The Lego Batman movie is an adult look at lifelong loneliness, family and selflessness but also a film bursting with starburst-like colour and giddiness.
It can seem like, with the current Hollywood machine churning out franchises and intellectual properties without a moment’s notice, the Batman story has been overdone. Even people who hate movies, there are some of these heathens out there, are aware of the Batman origin story. They know the Joker is his greatest enemy, they know he has an English butler called Alfred and a sidekick called Robin. This story has been told and retold countless times. It is therefore a significant triumph that The Lego Batman Movie does it all again … but manages to innovate and entertain whilst doing so.
In place of the campy and uber serious Batmans of the past, we find a child-like one. A Batman, or Bruce Wayne, who really hasn’t aged mentally since the day his parents were murdered. It is this youthfulness that provides the butt of many jokes throughout but also the one that ties us, and empathy, to the character. For the first time, in a long time, I felt sorry for Batman and was actually rooting for his eventual, and bombastic, victory.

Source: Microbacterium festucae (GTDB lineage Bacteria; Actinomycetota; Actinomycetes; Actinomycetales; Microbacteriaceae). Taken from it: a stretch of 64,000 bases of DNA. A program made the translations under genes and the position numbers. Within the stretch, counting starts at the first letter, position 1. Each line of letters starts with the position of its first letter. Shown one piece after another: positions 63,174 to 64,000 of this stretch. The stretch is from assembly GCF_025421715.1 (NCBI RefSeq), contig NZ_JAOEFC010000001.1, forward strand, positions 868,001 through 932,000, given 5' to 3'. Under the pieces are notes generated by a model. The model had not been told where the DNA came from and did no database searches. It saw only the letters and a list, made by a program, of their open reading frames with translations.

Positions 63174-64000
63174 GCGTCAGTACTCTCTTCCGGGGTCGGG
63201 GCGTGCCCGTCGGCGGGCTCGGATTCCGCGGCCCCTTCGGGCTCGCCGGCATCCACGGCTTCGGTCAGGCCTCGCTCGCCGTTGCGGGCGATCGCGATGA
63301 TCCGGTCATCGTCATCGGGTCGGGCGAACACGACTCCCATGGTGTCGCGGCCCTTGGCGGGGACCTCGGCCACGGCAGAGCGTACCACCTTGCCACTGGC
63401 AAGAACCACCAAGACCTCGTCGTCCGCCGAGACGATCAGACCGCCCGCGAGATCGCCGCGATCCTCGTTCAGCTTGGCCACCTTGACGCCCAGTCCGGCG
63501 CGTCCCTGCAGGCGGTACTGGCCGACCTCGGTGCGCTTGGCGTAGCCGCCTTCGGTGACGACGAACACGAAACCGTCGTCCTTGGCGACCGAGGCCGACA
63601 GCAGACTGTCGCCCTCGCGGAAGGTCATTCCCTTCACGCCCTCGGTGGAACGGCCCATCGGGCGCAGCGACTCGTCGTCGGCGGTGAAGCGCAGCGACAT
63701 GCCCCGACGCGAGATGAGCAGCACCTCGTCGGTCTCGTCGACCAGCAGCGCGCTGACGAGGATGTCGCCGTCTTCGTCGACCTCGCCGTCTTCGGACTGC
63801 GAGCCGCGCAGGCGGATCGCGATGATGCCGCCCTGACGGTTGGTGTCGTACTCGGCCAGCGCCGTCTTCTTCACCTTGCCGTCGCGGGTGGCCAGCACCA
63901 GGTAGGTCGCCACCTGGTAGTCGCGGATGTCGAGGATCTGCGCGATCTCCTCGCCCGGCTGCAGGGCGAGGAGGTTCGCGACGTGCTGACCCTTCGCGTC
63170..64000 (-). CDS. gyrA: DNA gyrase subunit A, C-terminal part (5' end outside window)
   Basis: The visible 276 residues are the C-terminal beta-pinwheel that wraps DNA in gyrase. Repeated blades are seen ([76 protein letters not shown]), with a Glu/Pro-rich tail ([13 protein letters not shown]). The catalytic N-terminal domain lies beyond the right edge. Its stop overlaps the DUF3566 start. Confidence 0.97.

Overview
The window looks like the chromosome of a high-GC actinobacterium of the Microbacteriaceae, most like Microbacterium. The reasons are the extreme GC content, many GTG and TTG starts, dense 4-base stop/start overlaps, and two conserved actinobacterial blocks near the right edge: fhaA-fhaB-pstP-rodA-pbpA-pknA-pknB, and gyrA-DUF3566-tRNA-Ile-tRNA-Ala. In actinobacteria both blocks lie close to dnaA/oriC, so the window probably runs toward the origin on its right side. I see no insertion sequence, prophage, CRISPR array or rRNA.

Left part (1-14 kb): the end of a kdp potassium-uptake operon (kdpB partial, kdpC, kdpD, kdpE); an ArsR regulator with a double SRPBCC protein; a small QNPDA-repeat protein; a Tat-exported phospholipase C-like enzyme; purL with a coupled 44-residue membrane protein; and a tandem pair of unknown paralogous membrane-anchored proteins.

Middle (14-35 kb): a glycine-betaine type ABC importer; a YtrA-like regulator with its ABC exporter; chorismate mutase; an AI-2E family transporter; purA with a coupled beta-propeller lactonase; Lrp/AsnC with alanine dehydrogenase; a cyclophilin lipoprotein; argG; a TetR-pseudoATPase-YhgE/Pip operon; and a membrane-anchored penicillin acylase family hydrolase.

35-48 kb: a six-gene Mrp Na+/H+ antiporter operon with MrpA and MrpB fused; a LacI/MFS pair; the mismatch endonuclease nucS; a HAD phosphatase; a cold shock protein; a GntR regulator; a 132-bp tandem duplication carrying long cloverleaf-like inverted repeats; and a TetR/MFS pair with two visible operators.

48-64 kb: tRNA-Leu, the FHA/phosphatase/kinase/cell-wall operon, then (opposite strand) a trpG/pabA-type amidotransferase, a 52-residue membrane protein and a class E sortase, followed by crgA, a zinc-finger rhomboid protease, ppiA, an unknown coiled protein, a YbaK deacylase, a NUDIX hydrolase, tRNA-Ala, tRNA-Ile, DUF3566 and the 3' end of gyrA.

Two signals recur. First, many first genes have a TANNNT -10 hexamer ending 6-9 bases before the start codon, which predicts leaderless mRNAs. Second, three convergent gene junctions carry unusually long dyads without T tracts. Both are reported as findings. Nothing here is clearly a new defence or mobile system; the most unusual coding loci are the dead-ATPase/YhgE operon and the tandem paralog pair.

The Lego Movie sent one clear message across to audiences: anything goes – the same mantra is in affect here. The Lego Batman movie is a terrific mash up of everything from Doctor Who to Harry Potter to King Kong to Lord of the Rings. It is, at its core, a childish film.
The Lego Batman Movie captures the precious feeling of popping open the toy box, finding your favourite characters and mashing them together in a rip-roaring, dimension-jumping, ludicrously twisty and funny adventure.
Sometimes the funny falls flat on its face but, truth be told, this is a movie that entertained throughout.